• Credits: 4.00
  • Level: Upper Level Undergraduate
  • Status: Waitlist Only
  • Seats Available: 0/25
  • PosTag(s): n/a

Research Methods in Public Health
AS.280.240 (04)

This course examines the research process, with an emphasis on formulating research questions, critically evaluating published research, and drawing objective conclusions from a body of scientific literature. Students conduct a systematic review of the scientific literature related to a public health issue. Labs focus on developing and documenting a sound review methodology and communicating the review findings effectively in writing.

  • Credits: 4.00
  • Level: Lower Level Undergraduate
  • Status: Open
  • Seats Available: 18/18
  • PosTag(s): n/a

Public Health Biostatistics
AS.280.345 (03)

Using problem-based learning focusing on public health topics, students learn to describe & summarize data, make inferences regarding population parameters, & test hypotheses. Recommended Course Background: Four years of high school math.

  • Credits: 4.00
  • Level: Upper Level Undergraduate
  • Status: Waitlist Only
  • Seats Available: 0/25
  • PosTag(s): n/a

Population, Health and Development
AS.280.225 (01)

This course will cover the major world population changes in the past century as well as the contemporary situation and projections for this century. Topics include rapid population growth, the historical and continuing decline of death and birth rates, contraceptive methods as well as family planning and child survival programs, population aging, urbanization, population and the environment and the demographic effects of HIV/AIDS. This course is restricted to Public Health Studies majors. Students minoring in Study of Women, Gender, and Sexuality can register with instructor approval.

  • Credits: 3.00
  • Level: Lower Level Undergraduate
  • Status: Open
  • Seats Available: 27/72
  • PosTag(s): GECS-SOCSCI, ENVS-MAJOR, ENVS-MAJOR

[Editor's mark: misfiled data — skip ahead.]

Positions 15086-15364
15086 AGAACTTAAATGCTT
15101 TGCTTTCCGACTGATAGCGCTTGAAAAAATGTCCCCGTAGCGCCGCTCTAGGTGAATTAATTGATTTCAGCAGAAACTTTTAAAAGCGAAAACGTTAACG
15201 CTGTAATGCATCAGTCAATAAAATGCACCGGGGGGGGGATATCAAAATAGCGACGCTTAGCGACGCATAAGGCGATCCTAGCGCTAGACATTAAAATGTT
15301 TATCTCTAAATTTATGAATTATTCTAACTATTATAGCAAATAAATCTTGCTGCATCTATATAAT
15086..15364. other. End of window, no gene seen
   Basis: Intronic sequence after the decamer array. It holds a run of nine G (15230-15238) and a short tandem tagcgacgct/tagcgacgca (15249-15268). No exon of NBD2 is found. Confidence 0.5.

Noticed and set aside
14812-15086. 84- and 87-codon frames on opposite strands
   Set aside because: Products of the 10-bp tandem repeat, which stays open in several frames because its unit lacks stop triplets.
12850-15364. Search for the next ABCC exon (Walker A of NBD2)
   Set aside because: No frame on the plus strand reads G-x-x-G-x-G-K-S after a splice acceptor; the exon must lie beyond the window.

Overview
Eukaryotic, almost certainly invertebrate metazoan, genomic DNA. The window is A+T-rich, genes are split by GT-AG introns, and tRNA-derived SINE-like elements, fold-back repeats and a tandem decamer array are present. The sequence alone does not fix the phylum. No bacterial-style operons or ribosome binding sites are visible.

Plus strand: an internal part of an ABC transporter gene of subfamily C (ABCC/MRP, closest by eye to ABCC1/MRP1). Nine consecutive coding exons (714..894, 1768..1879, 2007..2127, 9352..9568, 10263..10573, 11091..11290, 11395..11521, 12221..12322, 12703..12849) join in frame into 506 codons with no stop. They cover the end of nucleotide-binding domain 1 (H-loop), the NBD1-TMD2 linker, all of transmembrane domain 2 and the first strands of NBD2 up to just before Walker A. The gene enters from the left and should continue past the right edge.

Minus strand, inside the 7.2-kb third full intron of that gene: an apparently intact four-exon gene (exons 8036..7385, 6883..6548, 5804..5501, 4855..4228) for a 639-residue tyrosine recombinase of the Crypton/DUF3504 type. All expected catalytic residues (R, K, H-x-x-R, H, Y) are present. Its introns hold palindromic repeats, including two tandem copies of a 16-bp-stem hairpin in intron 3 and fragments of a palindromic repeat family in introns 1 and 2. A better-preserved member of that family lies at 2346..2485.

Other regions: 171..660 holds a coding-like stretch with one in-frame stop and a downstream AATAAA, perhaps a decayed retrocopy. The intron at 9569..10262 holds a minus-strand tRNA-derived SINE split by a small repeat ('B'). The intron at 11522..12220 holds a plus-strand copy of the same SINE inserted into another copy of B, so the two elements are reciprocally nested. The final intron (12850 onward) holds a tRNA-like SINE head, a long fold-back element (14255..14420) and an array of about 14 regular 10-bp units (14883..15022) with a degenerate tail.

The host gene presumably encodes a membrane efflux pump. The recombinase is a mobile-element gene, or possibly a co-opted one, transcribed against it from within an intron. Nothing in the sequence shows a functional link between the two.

Public Health Biostatistics
AS.280.345 (01)

Using problem-based learning focusing on public health topics, students learn to describe & summarize data, make inferences regarding population parameters, & test hypotheses. Recommended Course Background: Four years of high school math.

  • Credits: 4.00
  • Level: Upper Level Undergraduate
  • Status: Waitlist Only
  • Seats Available: 0/25
  • PosTag(s): n/a

Honors in Public Health - Seminar
AS.280.495 (01)

Using lectures, oral presentations, and writing assignments, this seminar is designed to assist Public Health Studies majors in writing a senior thesis. Students will formulate their topics, develop research skills, and address issues of professional ethics. Participating in this seminar is required for students pursuing honors in Public Health Studies. Permission Required.

  • Credits: 3.00
  • Level: Upper Level Undergraduate
  • Status: Approval Required
  • Seats Available: 26/26
  • PosTag(s): n/a

Public Health Biostatistics
AS.280.345 (07)

Using problem-based learning focusing on public health topics, students learn to describe & summarize data, make inferences regarding population parameters, & test hypotheses. Recommended Course Background: Four years of high school math.

  • Credits: 4.00
  • Level: Upper Level Undergraduate
  • Status: Open
  • Seats Available: 11/25
  • PosTag(s): n/a

Research Methods in Public Health
AS.280.240 (03)

This course examines the research process, with an emphasis on formulating research questions, critically evaluating published research, and drawing objective conclusions from a body of scientific literature. Students conduct a systematic review of the scientific literature related to a public health issue. Labs focus on developing and documenting a sound review methodology and communicating the review findings effectively in writing.

  • Credits: 4.00
  • Level: Lower Level Undergraduate
  • Status: Open
  • Seats Available: 18/18
  • PosTag(s): n/a

Corporate Influence on Public Health
AS.280.449 (01)

Corporate practices are an often under-recognized social determinant of health. Corporate-induced disease contributes to morbidity and mortality worldwide, and a better understanding of the mechanisms underlying corporate-induced diseases illuminates pathways by which social and environmental factors influence health. This course will investigate the influence of industry using tobacco, alcohol, sugar-sweetened beverage, food, and pharmaceutical industries as examples, emphasizing ecological models. Students will evaluate the historical and current role of each industry as they effect health outcomes, research, public health policy, and public perceptions and behaviors. Students will use case studies from around the globe that exemplify instances of influence and interference and critically consider the power and activity of multibillion-dollar multinational companies. Gordis Teaching Fellowship course. Priority registration is given to Public Health Studies majors. Other students will be permitted to register as space allows.